We're speaking to Juan Carmona, flamenco guitarist, known as the French Juan Carmona. He recently released a new recording, “Perla de Oriente”, the eleventh of his artistic career.
Born in Marseilles, he began playing guitar at 7 or 8, and by 15 he played professionally. It could be said that his guitar reference is Jerez, “I lived 8 years in Jerez, in order to soak up that sound, every day I hung out with Isidro Sanlúcar, who produced my first record – Borboreo – and he told me Jerez was fine, but that I was from another musical culture, and had to incorporate it, seek out my own style”. Obviously, Paco de Lucía was also a reference, “I owe everything to Paco, when I heard him the first time, I decided to become a flamenco guitarist”. This new recording, “Perla de Oriente”, “is dedicated to Paco de Lucía, because the structure of the associated recital is what Paco created, the sextet, bass, flute, percussion, singing and dance”.
He knows, as do other guitarists of his generation, how hard it is to work in Spain, “there’s no work for Spanish guitarists, so you can imagine how it is for a foreigner, look at all my awards, the Jerez prize, the Paco de Lucía prize in Madrid, I had a record nominated for a Grammy, the Zyriab prize from UNESCO…but I can’t really complain, we’re all in the same boat, I have a lot of work in France, China, Taiwan, Korea…I stick up for flamenco all over the world”.
In France, the flamenco festivals also tend to rely on Spanish flamenco artists, with the French participation being almost anecdotal, his artistic agency, Nomades Kultur, also organizes flamenco festivals in France, Marbella and Cannes for example, and Juan Carmona is the artistic director, “I call all the flamencos I think ought to be present, regardless of whether or not I like what they do, regardless if they’re friends, something which often mars some festivals”. When we ask him about the French interest in flamenco, he admits the atmosphere tends to focus on gypsies, but little by little, schools have been created, of guitar and dance, and the French flamenco following has grown a lot.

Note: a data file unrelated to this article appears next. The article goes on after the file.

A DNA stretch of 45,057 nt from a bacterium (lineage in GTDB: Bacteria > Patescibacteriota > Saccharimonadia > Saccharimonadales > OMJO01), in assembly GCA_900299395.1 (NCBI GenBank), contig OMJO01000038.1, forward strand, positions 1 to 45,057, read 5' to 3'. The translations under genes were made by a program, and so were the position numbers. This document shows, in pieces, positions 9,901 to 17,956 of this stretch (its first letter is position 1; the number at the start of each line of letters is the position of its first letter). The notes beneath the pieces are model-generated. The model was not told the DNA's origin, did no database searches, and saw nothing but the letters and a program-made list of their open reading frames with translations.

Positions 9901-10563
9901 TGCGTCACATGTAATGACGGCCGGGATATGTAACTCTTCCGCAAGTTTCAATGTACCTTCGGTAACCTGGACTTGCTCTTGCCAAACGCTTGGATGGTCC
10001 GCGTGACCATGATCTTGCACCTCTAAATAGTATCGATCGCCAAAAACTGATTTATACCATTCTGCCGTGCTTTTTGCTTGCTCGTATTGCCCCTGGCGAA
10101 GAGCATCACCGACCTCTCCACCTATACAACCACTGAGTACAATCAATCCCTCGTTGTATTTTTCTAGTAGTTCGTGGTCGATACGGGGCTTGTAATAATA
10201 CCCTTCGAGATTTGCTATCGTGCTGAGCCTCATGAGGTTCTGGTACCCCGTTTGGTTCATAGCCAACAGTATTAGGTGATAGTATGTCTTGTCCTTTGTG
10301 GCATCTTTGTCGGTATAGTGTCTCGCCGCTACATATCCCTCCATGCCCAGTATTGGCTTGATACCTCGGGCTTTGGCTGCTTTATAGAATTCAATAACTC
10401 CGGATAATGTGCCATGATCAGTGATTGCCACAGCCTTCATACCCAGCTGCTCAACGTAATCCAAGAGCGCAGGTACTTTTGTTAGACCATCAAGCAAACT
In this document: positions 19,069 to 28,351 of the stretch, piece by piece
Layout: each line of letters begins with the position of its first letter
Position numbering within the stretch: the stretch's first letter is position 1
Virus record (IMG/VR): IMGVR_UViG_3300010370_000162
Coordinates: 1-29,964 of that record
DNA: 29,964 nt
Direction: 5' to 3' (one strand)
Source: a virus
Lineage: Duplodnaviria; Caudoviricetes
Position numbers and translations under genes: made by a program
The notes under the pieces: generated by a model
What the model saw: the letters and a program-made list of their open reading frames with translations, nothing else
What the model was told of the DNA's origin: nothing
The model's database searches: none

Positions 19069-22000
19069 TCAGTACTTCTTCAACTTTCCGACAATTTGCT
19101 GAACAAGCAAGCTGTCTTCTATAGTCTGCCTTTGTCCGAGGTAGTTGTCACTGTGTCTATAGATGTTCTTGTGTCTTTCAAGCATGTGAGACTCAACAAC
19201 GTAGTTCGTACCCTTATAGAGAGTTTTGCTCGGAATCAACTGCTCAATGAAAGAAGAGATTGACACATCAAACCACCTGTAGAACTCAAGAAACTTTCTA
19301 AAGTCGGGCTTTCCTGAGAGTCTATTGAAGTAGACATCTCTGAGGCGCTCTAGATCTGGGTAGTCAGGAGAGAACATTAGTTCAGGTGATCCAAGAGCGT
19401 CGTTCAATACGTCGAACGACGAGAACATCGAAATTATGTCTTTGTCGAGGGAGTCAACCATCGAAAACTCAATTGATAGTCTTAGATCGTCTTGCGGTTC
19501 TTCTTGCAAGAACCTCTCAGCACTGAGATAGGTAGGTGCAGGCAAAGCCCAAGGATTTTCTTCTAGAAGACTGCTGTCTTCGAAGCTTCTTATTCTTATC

Although he has a hard time working in Spain, there is a certain advantage: “this summer we were over a month touring large venues in Taiwan, China, Korea, 25 concerts in all, places that make room for music, and you feel proud because they hold flamenco guitar in great esteem, on a level with opera and other great art-forms. Theaters with a capacity of one, two or three thousand people”. The result of this tour is the record “Perla de Oriente”, a studio recording, but with the conditions of live performance, “after the first few concerts, the group started sounding good, in one of the theaters there was a recording studio right in the back, so I figured it was a good chance to make a live recording, but in the studio”. So the repertoire includes a little bit of everything I’ve recorded over the years, “something from Borboreo, another piece from Sentido del Aire, bulerías, rumbas, alegrías, tangos, soleá…and it’s with Picalube singing, Bandolero on percussion, El Bachi on bass, Domingo Patricio on Flute, Sergio Aranda and my brother and myself”. It’s a studio recording “where we can all see each other, and play at the same time, nowadays they make records where the interpreters can’t even see each other, they play their parts which are mixed afterwards, it works well, I can’t say otherwise, maybe a little too perfect if anything”.
It’s called “Perla de Oriente”, but there’s no influence of oriental music, “it’s a tribute to Shanghai, the city that receives that nickname, pearl of the Orient, I liked it, so I decided to use it”.
Although he’s been tempted by the possibility of living in Spain, nowadays it makes no difference where you live, “the important thing is to have something that gives you work, and in any case, being a guitarist in Spain tends to be as accompanist for singing and dancing”, still, he never loses contact, “I come through at least once a month, maybe to Jerez, I have to keep in contact with my musicians, and with friends, Pakete, Bandolero, there’s always some collaboration, or to make a video…”.
All that’s left is to enjoy his music, but on recording, because coming to play in Madrid or elsewhere in Spain, is no easy task, “not for the time being, but if they want, here I am, it’s a shame, not just for me, but for all guitarists, that no one clearly supports flamenco guitar”.